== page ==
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The Development of Islamic Modernism (Islamic Modernism 2)
The second of these three courses will treat the period from the end of the nineteenth to the middle of the twentieth century. It will focus on the development, within a colonial context, of the learned Islamic modernism that develops in Egypt in the last third of the 19th century, in the sphere of Qur'anic exegesis and the reinterpretation of Muslim Law. This Islamic Modernism, best represented by Muhammad 'Abduh, the Mufti of the Egyptian state at the turn of the century, sees the earliest period of Islamic history as the model by which a Muslim society has to abide. The Muslim societies of the 19th and the early twentieth century is characterized as "ignorant" (jahili) much as the pre-Islamic societies.Secular Arabic liberalism in Syria and Egypt, from the 1930s on, strives to be compatible not only with a modern state, based on elections, legislation, and a modern judiciary but also with this new form of Islamic Modernism. In Egypt, in particular, it looks for the model of modernization in the earliest history of Islam, which it interprets according to modern notions of state, science, and virtue. A similar approach, focused on the earliest history of Islam is followed by Islamist mass movements of the same period. But these refer to the earliest Islamic history as the model for an Islamic, as opposed to an imported state organization and law. They follow Muhammad 'Abduh in their characterization of the modern state and society as a form of jahilyya. A lively exchange, sometimes resulting in violent conflicts, develops between 1930 and 1970 between liberals and Islamists. Representatives of these Islamic mass movements, such as Sayyid Qutb, develop their own criticism of the liberal approach to Islamic history, religion, and virtue.The course will focus on the reform activities of different types of Arab states from the beginning of the 19th until the middle of the 20th century and the way in which the religious movements and thinkers of the period accompanied, supported or opposed these reforms.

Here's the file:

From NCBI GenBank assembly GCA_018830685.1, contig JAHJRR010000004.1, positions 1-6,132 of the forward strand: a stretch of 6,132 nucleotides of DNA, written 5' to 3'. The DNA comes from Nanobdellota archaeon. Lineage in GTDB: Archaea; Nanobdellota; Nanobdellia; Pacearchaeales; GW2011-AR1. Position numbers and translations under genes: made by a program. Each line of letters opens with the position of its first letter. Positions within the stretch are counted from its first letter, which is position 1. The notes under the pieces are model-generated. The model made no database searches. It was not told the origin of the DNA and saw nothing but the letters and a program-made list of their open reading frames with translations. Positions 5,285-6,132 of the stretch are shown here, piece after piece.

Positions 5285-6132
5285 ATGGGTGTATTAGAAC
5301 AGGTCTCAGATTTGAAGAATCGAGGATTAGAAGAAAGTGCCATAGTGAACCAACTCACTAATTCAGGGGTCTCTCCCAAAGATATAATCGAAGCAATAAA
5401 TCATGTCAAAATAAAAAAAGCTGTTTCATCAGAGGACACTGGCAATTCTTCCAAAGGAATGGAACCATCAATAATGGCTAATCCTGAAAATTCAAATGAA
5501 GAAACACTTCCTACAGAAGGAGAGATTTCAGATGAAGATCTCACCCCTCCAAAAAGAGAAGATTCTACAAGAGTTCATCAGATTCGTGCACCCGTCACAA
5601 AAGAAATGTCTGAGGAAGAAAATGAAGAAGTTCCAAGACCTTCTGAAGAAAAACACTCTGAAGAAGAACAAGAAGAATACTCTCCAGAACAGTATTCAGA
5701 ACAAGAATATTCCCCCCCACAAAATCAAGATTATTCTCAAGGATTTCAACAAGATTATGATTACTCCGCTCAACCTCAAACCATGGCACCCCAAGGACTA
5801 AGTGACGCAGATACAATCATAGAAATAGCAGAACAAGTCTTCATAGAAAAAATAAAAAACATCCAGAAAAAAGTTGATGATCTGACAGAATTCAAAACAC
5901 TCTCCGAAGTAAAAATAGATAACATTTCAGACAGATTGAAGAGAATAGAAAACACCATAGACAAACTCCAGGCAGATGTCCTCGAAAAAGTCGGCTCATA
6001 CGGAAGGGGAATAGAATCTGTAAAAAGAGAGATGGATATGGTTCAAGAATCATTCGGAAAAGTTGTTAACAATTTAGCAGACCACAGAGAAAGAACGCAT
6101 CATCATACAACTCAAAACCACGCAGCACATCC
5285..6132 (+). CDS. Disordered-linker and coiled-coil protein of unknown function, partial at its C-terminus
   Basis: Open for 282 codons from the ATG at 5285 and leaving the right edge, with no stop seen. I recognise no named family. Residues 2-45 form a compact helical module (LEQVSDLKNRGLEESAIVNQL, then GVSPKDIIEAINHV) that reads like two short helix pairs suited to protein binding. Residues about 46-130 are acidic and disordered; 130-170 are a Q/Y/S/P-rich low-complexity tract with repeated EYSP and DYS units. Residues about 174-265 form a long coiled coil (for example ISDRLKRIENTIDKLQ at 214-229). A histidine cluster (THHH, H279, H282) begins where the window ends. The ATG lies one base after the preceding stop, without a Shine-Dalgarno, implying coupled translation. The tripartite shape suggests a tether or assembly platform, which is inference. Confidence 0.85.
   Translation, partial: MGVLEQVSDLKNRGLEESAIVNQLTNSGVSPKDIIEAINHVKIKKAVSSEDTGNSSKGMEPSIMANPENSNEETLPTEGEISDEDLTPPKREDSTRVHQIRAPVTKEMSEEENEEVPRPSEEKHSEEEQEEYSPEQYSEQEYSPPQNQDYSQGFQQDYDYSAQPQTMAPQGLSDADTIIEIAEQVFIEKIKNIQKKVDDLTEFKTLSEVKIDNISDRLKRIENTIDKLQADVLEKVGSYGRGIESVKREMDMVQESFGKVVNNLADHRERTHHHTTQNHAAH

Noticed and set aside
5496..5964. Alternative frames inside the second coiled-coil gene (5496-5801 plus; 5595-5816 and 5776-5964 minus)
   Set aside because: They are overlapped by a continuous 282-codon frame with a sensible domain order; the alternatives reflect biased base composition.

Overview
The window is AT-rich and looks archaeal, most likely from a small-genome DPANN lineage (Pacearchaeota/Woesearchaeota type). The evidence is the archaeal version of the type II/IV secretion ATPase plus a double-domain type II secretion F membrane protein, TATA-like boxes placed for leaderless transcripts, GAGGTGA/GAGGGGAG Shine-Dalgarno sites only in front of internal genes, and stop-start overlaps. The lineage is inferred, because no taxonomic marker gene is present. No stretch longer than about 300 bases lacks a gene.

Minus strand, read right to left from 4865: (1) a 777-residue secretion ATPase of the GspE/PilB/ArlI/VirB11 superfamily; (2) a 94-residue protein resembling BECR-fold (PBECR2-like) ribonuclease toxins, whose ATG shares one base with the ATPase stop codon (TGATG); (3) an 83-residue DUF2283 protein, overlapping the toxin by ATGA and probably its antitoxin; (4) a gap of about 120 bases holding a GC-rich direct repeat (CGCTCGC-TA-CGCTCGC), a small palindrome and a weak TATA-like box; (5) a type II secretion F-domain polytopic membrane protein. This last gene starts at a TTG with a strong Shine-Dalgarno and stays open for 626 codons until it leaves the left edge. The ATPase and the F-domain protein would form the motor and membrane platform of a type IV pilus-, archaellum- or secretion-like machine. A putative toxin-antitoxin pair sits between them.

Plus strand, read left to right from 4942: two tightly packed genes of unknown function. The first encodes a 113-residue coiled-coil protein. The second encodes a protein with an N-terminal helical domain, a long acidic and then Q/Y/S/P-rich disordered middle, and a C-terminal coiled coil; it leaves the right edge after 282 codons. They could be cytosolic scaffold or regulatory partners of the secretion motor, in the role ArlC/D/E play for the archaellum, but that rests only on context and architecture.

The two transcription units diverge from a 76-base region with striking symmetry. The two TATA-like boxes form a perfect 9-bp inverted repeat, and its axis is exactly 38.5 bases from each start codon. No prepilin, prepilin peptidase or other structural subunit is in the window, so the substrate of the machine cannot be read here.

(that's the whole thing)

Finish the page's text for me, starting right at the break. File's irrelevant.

Enrollment Limited: No
Open to BTI Students: Yes
Expected to be offered Spring 2016
Course times to be announced.
Course location to be announced.
Relationship to Program Requirements
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